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A BlackBerry handset is displayed in Washington, December 15, 2011. (REUTERS/Jonathan Ernst/REUTERS/Jonathan Ernst)
A BlackBerry handset is displayed in Washington, December 15, 2011. (REUTERS/Jonathan Ernst/REUTERS/Jonathan Ernst)

RIM asks court to dismiss BBM trademark lawsuit Add to ...

Research In Motion Ltd. has responded publicly to BBM Canada’s attempts in court to force the smartphone giant from using the acronym “BBM” to refer to its BlackBerry Messenger service, arguing both companies should be allowed to use the term because “the two companies are in different industries.”

In a Globe and Mail article, BBM Canada, a Toronto-headquartered industry body for broadcasting companies, argued that its employees were being mistaken for RIM employees and that members within its organization were being called for client support related to RIM’s messaging service – which is widely referred to by BlackBerry users as BBM and is used by more than 50 million people around the world.

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In a statement issued to The Globe on Friday, RIM said: “The services associated with RIM’s BBM offering clearly do not overlap with BBM Canada’s services and the two marks are therefore eligible to co-exist under Canadian trademark law.”

Since 1944, BBM Canada has provided data analysis to Canadian broadcasters – data which is now used by both Statistics Canada and the Canadian Radio-television and Telecommunications Commission, and is obtained in part through calling Canadians.

In an interview with The Globe earlier in December, BBM Canada’s chief executive officer Jim MacLeod said, “We want our name back. I find it kind of amazing that this wouldn’t have been thought about before they (RIM) decided to use the name.”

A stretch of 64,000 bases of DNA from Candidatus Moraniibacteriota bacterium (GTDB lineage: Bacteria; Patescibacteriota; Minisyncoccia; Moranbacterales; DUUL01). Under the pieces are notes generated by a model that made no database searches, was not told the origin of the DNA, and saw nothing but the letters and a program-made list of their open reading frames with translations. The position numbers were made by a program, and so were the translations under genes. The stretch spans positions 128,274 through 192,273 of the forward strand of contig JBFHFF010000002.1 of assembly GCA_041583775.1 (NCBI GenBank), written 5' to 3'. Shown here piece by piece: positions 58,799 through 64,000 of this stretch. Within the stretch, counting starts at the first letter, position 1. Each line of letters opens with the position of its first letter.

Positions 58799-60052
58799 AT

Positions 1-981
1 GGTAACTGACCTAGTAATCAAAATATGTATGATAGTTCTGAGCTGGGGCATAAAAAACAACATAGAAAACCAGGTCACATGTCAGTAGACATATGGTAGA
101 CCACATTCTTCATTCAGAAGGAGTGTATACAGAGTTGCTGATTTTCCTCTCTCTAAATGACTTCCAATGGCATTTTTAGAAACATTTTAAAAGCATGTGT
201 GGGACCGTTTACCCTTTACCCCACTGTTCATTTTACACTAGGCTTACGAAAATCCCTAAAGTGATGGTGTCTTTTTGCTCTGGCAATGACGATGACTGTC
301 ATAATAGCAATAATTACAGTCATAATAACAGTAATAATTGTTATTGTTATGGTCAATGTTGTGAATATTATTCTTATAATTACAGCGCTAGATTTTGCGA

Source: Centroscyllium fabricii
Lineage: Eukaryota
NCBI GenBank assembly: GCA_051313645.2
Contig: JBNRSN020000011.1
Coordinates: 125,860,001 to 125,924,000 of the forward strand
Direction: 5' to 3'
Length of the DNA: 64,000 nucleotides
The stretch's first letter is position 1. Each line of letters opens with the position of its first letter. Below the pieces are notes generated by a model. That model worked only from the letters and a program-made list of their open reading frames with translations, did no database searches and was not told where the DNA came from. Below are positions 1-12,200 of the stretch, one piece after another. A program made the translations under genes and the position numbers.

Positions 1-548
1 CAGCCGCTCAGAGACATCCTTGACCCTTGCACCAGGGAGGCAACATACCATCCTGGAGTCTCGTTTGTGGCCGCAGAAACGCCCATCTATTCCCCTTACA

Earlier in December, a United States federal court barred RIM from using the term “BBX” to refer to its next-generation operating system, which has since been renamed “BlackBerry 10” and is meant to run on smartphones whose release has been delayed until next year. Many BlackBerry users refer to the popular global messaging service as BBM, but it wasn’t until the summer of 2010, BBM Canada alleges, that RIM started using the stand-alone acronym in a marketing blitz that included the Toronto area.

“The two companies are in different industries and have never been competitors in any area,” RIM said in the statement. “We believe that BBM Canada is attempting to obtain trademark protection for the BBM acronym that is well beyond the narrow range of the services it provides and well beyond the scope of rights afforded by Canadian trademark law. RIM has therefore asked the Court to dismiss the application and award costs to RIM.”

In court documents obtained by The Globe, BBM Canada argues that RIM filed for the BBM trademark on October 15, 2009, but was denied. A letter from the Canadian Intellectual Property Office (CIPO) was filed with the court, and says the BBM trademark was “does not appear registrable.”

In the statement issued on Friday, RIM responded that “for clarity, RIM’s application to register BBM as a trademark with the Canadian Intellectual Property Office (CIPO) is pending and we are confident that a registration will eventually issue. The inference by BBM Canada that CIPO has refused RIM’s BBM trademark application is quite frankly very misleading.”

In an interview on Friday, Mr. MacLeod said that RIM had applied for an extension to its request in 2009, but that nothing new has come of it. RIM did not immediately respond to a request for clarity on the matter. He also repeated claims he previously made to The Globe about how he and his employees are frequently mistaken for RIM employees, and that BBM Canada is attempting to bring applications, or apps, to various smartphones including BlackBerrys, in order to better enable its data collection.

“It’s ridiculous, we’re in the same trade channels – this is the position they took in the first place, that we're in different trade channels,” Mr. MacLeod said, who added that he is often mistaken for a RIM executive at hotels and restaurants, and that the BBM Canada operators who make around 250,000 calls each year to Canadians are likewise mistaken.

“I can just imagine what position they'd take if we started calling our handheld devices BlackBerrys,” he added, referring to devices that measure radio and broadcast frequencies that have been given out to a further 11,000 people who have agreed to participate in BBM Canada surveys.

When asked about the BBM trademark matter earlier this month, RIM said it typically does not comment on pending litigation. The court hearing is set for January 11, 2012.

Follow on Twitter: @iainmarlow

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